AFTER 30 first-team games for Hearts, 19-year-old Dale Carrick is still seeking his first senior goal.
The situation is preying on his mind as a striker with an excellent scoring record at youth level. Carrick has nine goals from 13 under-20 outings this season and is eager to reproduce such lethal finishing in the Scottish Premiership.
Hearts’ position at the foot of the league cannot change with victory over Motherwell tomorrow, for they remain 19 points adrift of second-bottom Ross County. Carrick has his own agenda to attend to and is desperate to hit the net in the senior side. After knee and foot injuries, he is fit again and raring to make an impact during what will be a difficult second half of the campaign with his club facing relegation.
“I’m still looking for my first goal in the first team. That would give me a major boost, get the confidence going and get a monkey off my back, so to speak,” said Carrick, one of many Riccarton academy graduates now trying to find his feet in the Hearts first team. “As a striker, you’re judged on your goals so it’s something I want to achieve. Then, once I get my first goal, I can hopefully get another one and so on.
“I don’t think about it too much during the week. It’s more on game day. It’s completely different because in training you can score loads of goals but you might not get those situations in a match. Do you take your opportunity to score and then miss it? You get far more chances to score in training.
“I would say there’s a bit of hesitation when I’m in the position to shoot, but I’m still looking for my first goal so I want to be positive. I’m more likely to take a shot than lay it off. It would be a great kickstart if I could get a goal tomorrow.
Carrick has yet to start a match for Hearts this season, but can boast impressive statistics when he does make the starting line-up. He started five times last season and finished in the winning team on three of those occasions.
“I want to get back to playing and not thinking about goals as much. I want to link up more and hopefully goals will come from that,” he continued.
“At the moment I’ve got nine goals from 13 appearances in the under-20s this season, so I’m happy with that. My confidence is quite high in the under-20s and I want to take that into the first team.
“I’m gradually getting more game time, which is good and is helping build my confidence. Hopefully I can bring what I’m doing in the under-20s into the first team.”
Like many of his academy colleagues, Carrick is still adapting to the ways of the first-team world. This season’s promotion has been an enjoyable but eye-opening experience and is unlikely to get any easier tomorrow given the experience within Motherwell’s defence.
“The difference for me is the physical side of it,” explained Carrick. “First-team guys are more experienced, they know what to do to stop you getting on the ball and stop you basically having an impact. They are more physical and they know how to use that. Those little tackles and things make a difference.
“I’ve mostly played through the middle as a lone striker or up front with someone, so I can have a partner to link up with. I’m not exactly the tallest or the biggest so it’s a lot harder playing through the middle by yourself for the first team compared to youth level. I think I definitely need to play with somebody who is bigger and who can win the flick-ons. Someone who I can link up with and develop a good understanding with would be ideal.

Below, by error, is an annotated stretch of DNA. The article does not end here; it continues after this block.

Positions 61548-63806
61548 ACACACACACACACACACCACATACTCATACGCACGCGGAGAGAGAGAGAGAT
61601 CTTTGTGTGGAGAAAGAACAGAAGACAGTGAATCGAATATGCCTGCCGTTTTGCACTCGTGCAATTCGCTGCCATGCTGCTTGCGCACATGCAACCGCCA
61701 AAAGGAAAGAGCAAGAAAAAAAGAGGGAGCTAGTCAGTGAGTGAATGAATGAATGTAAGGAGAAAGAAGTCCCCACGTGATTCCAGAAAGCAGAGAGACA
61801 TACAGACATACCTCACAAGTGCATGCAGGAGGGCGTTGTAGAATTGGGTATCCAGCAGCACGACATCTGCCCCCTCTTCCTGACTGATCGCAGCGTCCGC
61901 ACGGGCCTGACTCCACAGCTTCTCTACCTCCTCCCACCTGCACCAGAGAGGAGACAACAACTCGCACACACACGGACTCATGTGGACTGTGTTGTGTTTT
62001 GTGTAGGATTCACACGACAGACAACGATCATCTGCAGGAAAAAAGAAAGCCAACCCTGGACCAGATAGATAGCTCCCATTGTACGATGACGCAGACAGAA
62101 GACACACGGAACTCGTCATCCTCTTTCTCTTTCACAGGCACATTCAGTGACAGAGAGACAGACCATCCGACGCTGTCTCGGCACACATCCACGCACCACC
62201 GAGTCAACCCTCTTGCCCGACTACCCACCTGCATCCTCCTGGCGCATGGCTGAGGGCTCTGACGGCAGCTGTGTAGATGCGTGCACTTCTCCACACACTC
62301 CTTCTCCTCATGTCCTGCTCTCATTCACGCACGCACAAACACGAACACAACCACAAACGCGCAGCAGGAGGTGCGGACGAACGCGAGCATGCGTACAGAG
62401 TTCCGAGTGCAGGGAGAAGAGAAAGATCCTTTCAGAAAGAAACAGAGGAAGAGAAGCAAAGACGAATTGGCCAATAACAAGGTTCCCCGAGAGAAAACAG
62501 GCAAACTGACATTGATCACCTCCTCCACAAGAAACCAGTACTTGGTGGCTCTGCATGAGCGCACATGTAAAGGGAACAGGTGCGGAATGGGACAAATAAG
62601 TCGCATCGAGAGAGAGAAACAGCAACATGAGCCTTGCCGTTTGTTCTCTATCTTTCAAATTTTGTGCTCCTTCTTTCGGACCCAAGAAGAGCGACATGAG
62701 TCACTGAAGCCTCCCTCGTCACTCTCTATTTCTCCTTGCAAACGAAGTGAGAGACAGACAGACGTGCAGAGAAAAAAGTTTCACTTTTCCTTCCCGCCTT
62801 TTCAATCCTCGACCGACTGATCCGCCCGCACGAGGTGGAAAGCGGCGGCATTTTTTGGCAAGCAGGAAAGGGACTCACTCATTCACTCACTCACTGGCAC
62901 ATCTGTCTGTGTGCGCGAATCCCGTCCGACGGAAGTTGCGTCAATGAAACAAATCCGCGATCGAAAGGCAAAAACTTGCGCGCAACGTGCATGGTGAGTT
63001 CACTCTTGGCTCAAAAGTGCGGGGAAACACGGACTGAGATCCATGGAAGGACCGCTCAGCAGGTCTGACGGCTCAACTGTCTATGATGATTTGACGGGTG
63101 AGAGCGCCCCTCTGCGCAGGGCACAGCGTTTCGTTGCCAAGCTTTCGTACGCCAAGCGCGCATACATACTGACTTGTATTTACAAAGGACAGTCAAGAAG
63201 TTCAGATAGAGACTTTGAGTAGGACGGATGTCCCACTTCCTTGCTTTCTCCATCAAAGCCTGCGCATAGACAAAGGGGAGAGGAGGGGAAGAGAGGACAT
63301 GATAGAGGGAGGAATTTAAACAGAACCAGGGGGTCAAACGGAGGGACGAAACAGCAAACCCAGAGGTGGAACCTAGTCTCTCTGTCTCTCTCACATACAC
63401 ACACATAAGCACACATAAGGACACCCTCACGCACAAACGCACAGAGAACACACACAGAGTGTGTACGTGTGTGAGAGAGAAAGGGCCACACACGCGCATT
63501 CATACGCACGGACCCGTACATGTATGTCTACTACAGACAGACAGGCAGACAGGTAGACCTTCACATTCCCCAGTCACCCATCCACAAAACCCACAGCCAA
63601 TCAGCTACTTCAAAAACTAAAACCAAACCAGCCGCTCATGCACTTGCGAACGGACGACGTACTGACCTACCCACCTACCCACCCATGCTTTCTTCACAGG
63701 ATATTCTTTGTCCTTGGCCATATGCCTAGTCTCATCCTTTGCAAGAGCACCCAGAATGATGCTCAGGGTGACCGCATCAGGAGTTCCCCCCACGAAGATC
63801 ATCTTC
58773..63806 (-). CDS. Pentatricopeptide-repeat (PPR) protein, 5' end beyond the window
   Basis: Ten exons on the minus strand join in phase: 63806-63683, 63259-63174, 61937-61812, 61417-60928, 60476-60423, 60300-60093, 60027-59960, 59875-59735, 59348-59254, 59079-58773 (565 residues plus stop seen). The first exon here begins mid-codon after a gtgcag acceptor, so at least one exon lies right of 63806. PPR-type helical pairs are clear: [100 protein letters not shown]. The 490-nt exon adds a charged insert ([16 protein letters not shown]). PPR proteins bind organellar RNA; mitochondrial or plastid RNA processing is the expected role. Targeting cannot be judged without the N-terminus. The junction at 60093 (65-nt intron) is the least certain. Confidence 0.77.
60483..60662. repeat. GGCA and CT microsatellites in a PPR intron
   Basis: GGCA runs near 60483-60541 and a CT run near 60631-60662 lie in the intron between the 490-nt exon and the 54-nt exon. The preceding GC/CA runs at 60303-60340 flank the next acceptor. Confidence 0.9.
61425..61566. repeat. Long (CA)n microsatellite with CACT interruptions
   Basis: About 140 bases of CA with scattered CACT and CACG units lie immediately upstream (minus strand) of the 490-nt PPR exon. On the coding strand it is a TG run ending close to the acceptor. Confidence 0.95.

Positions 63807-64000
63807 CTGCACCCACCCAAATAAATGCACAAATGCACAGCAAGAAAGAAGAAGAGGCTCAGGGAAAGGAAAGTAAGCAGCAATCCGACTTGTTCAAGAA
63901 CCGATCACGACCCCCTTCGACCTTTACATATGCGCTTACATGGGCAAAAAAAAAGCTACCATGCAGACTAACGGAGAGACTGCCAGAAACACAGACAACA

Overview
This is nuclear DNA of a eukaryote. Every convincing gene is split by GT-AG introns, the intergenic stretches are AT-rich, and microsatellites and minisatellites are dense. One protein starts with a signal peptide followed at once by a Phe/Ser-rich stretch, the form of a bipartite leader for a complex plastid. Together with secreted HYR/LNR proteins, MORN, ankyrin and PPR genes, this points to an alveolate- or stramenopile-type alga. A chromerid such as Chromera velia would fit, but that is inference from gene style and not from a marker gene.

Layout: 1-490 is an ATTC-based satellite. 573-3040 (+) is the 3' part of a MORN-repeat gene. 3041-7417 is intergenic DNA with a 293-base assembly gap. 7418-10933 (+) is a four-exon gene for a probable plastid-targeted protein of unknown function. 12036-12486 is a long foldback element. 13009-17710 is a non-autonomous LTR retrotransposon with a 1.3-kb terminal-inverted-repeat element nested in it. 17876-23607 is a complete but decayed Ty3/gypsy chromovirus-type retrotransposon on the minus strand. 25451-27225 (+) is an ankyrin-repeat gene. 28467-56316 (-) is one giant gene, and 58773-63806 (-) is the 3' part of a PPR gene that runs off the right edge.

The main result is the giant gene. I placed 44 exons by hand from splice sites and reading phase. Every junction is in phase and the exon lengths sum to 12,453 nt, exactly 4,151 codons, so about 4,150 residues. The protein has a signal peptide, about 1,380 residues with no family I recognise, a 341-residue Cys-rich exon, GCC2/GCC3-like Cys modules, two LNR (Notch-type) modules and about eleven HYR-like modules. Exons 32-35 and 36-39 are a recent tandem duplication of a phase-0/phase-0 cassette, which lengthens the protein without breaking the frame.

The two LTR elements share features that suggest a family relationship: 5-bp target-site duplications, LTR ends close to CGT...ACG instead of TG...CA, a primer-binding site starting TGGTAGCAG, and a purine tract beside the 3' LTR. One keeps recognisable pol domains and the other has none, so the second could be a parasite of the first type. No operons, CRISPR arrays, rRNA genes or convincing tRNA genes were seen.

“The only way to get better is to be playing in the first team and get used to it. Then, eventually, I’ll know how to cope with it. I had a knee injury and then my foot and that’s slowed the process down for me a bit. It’s taken me a bit longer to get my fitness and sharpness back, but I think I’m getting there now. I’m feeling a lot sharper now I’ve got my fitness back and I’m ready to go.”
The need for experience to guide youngsters like Carrick has led to calls for the Scottish Professional Football League to lift Hearts’ registration ban. Administrators BDO are making a formal appeal to league officials to relax the sanction placed on the club for entering administration, although that is likely to fall on deaf ears.
For the moment, Carrick and the rest continue without much experience to help out, save for Ryan Stevenson, Jamie Hamill and Jamie MacDonald. The player believes there are positives and negatives to the situation. “It’s probably a bit of both,” he said. “It’s good getting the experience of what it’s like to play in the first team in the Premiership. It’s also a bit negative because you don’t have many people to give you guidance on the pitch.
“You just need to listen to the manager and stick to what he is asking you to do. You need to shut everything else out and concentrate on your job. I’d still say this is definitely a good grounding to get. How many young players are getting a great opportunity like this to go and play in the Premiership for Hearts? It’s a great chance to have.
“The manager has been great, telling me what I’ve got to do and what I need to do. If I can do these things, hopefully I can push to start more games and get more involved in the first team.
“It would mean less opportunities but it would be great for the club. It’s more important for the club to survive than to give me more opportunities. You want to see the club doing better by bringing in players who can lift the team and all the players.”
Even if Hearts slide into the Championship this summer, Carrick intends to stay. “I’m very happy here and I want to stay here as long as I can. This is where I want to be. From now it’s about working hard every day and trying to push to keep progressing.”